WASHINGTON -- The Supreme Court, dividing 5-4, nullified all but a shred of a federal law that protects state government employees against age discrimination on the job.
For the first time, a federal civil rights law fell victim to the court majority's continuing campaign, reaching back a decade, to bolster states' rights at the expense of Congress' powers.
Congress' ban on age bias against state workers, the court said, "was an unwarranted response to a perhaps inconsequential problem."
In practical terms, the ruling means that state employees may not sue in state or federal court under federal law to claim age discrimination by their employers.
The court went further, making it clear that states may make age the decisive factor in hiring, firing or promoting their employees.
Workers in private industry will continue to be protected by the federal law.
Civil rights activists condemned the ruling.
"State employees are left with virtually no federal protection against age discrimination," said Laurie McCann, staff lawyer for the American Association of Retired Persons Foundation. The decision "relegates age discrimination protection to a second-class civil right. It has become basically a meaningless civil right," she said.
The ruling won praise from advocates of a reduced federal role.
Roger Pilon, vice president for legal affairs of the Cato Institute, a conservative research group, said the ruling reflects the recent trend in the court to "take seriously the division of power between federal and state governments, one of our principal protections against overweening federal power."
Civil rights advocates said other federal anti-discrimination laws might be in trouble, at least as they apply to state governments, because of yesterday's decision.
Among other laws that could be jeopardized, the advocates said, are those that protect women against sex-based violence, such as the Violence Against Women Act, those that ensure equal pay for women, those that ban disability discrimination on the job and those that require sexual equality in education programs.
The Violence Against Women Act appeared to be in trouble in the court, based on several justices' comments at a hearing yesterday on its constitutionality.
The ruling on the age-bias law was written and announced by Justice Sandra Day O'Connor, one of the leaders of the court's states'-rights majority.
Congress outlawed age bias on the job in private industry in 1967 and extended that protection to state and local government employees in 1974. Yesterday's ruling dealt only with the law's coverage of state employees, barring federal or state court lawsuits by state workers alleging age bias.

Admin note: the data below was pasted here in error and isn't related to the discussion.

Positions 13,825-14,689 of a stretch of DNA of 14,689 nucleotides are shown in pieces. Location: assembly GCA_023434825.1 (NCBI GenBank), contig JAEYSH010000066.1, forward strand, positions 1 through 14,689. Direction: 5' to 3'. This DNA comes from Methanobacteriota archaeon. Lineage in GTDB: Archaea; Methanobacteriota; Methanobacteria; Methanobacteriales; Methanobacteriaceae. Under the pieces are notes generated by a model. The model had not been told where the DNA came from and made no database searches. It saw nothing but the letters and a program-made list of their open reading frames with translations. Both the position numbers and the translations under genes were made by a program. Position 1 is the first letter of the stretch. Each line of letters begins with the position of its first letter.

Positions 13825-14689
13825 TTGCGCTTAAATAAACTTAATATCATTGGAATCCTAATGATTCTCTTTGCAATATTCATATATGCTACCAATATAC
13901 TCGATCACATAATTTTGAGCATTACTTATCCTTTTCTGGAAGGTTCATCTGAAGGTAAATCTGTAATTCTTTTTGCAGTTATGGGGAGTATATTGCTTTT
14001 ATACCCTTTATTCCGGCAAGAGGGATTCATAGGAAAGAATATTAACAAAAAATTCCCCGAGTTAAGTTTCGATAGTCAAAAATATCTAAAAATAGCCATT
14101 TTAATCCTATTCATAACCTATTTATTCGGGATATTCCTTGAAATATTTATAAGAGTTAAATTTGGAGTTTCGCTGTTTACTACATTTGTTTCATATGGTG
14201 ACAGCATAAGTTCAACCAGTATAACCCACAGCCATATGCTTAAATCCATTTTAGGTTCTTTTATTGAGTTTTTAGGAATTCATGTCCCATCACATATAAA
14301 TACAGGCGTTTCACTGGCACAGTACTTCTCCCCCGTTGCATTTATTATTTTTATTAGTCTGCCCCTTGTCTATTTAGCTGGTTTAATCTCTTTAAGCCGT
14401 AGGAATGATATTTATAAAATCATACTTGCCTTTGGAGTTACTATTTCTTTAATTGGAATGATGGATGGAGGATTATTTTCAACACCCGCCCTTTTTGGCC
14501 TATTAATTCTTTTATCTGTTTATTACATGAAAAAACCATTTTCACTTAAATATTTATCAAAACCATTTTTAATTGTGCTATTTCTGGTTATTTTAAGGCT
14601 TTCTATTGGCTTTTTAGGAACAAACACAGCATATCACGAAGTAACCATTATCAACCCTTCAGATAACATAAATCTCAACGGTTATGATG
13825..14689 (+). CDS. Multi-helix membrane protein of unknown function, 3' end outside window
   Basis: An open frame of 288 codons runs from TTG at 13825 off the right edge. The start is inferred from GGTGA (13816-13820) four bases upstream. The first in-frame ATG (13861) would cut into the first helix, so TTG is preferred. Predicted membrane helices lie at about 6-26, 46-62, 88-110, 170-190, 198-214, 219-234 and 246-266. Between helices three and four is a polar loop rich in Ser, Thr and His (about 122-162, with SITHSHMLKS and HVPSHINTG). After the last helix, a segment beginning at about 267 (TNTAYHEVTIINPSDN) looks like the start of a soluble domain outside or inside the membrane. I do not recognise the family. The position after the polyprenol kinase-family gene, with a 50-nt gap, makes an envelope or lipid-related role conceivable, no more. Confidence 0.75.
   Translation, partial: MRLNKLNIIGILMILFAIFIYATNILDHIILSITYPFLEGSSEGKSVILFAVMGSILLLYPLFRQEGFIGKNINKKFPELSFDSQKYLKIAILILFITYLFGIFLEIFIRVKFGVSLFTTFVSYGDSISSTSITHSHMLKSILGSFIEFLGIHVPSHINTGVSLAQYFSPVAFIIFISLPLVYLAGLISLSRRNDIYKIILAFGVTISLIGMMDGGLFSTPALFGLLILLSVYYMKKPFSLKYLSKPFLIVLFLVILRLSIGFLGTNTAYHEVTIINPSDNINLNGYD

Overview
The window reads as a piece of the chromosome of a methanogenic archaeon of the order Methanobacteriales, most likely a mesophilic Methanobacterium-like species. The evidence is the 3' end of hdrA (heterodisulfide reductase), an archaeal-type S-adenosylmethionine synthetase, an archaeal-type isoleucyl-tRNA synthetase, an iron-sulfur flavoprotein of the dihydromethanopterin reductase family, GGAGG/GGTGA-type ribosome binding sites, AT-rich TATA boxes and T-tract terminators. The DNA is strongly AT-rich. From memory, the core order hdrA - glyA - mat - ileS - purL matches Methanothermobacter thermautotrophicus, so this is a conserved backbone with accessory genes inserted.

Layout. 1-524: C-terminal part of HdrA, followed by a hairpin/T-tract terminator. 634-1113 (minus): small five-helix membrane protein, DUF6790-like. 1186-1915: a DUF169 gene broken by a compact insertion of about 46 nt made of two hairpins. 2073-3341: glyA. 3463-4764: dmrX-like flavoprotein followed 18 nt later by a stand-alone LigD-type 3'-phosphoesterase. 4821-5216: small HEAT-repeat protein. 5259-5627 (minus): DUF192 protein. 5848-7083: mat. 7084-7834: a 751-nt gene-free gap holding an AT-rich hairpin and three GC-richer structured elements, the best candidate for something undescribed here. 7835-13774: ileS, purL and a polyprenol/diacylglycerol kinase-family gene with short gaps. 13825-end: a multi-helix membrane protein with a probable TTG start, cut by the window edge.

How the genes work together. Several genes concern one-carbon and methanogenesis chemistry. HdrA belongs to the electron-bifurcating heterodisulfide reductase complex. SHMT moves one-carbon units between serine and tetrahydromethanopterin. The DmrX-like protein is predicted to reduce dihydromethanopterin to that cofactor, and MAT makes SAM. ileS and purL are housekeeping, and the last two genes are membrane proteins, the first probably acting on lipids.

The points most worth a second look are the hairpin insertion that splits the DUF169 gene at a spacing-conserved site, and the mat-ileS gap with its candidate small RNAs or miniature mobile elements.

The court did not nullify that protection altogether. State employees who believe they are victims of age discrimination in their agencies remain free to complain to the U.S. Equal Employment Opportunity Commission. But that agency is typically short on money and staffing, civil rights lawyers say, and cannot carry out enforcement by itself.
State employees in Maryland and most other states could also rely on state age-bias laws. But those laws are a patchwork, varying in strength from state to state.
The court ruled that Congress had no authority to enforce the Constitution's ban on inequality in state laws by revoking the states' usual immunity, guaranteed by the 11th Amendment, to being sued without their consent for violating federal law.
For one thing, O'Connor's opinion said, because age discrimination is not forbidden by the Constitution, Congress lacked authority to treat it as if it is forbidden.
O'Connor also said that in extending the age-bias law to state workers in 1974, Congress lacked evidence that state governments were engaging in age bias against their workers.
"Congress had virtually no reason to believe that state and local governments were unconstitutionally discriminating against their employees on the basis of age," the majority opinion said.
The ruling, one of a series of decisions that have produced the same 5-4 split on states' rights, demonstrated how deep the court's philosophical dispute in that field of law has become. Justice O'Connor's opinion suggested that the unwillingness of the four dissenters to go along with the majority on state sovereignty issues "makes it difficult to engage in additional meaningful debate" on such issues.
O'Connor's opinion nullifying much of the age-bias law was joined by Chief Justice William H. Rehnquist and Justices Anthony M. Kennedy, Antonin Scalia and Clarence Thomas, the same group of five that has voted together to shore up state powers in recent years.
Justice John Paul Stevens, writing for the dissenters, said they would continue to oppose the majority on these issues "whenever the opportunity arises."
They will refuse, Stevens said, to follow the customary rule of judges that they are bound to support prior rulings that they did not embrace at the time they were made.
Joining him were Justices Stephen G. Breyer, Ruth Bader Ginsburg and David H. Souter.
The court's ruling blocked age bias lawsuits filed by professors at the University of Montevallo in Alabama, by college librarians in Florida, and by a state prison employee in Florida. All contended that they had been treated unequally on the job because of their age.